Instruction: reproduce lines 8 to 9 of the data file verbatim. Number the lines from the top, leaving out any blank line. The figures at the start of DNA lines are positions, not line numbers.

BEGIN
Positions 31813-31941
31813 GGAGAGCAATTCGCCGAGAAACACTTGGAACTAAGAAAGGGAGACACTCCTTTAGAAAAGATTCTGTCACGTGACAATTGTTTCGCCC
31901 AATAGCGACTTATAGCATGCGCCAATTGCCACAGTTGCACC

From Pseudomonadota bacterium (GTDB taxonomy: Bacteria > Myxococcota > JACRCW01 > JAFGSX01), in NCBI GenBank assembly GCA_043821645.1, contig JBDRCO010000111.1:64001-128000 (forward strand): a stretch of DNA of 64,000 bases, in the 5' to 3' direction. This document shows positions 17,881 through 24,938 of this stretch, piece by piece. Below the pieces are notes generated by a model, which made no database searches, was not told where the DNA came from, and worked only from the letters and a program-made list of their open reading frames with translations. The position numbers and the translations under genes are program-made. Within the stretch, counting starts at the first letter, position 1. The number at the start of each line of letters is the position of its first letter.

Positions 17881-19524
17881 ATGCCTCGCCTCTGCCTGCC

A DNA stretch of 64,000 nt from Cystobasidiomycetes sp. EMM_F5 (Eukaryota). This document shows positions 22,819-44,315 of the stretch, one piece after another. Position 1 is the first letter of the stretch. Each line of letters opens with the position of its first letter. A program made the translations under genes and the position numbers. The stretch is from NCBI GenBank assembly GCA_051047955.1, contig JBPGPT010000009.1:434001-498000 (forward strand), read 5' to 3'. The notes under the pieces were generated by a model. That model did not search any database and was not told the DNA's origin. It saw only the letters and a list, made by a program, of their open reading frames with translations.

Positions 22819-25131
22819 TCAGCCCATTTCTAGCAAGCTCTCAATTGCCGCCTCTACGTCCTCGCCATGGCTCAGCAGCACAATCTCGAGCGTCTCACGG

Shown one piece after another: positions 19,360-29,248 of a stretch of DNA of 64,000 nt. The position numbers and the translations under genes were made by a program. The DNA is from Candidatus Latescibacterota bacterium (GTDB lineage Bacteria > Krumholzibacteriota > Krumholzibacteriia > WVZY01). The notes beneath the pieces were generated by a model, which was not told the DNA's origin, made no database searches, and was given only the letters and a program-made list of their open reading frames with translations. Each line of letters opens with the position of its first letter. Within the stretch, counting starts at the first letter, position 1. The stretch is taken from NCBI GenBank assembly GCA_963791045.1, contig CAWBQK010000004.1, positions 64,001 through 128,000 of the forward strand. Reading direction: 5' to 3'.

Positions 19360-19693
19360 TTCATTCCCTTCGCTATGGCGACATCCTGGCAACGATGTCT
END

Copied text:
Positions 22819-25131
22819 TCAGCCCATTTCTAGCAAGCTCTCAATTGCCGCCTCTACGTCCTCGCCATGGCTCAGCAGCACAATCTCGAGCGTCTCACGG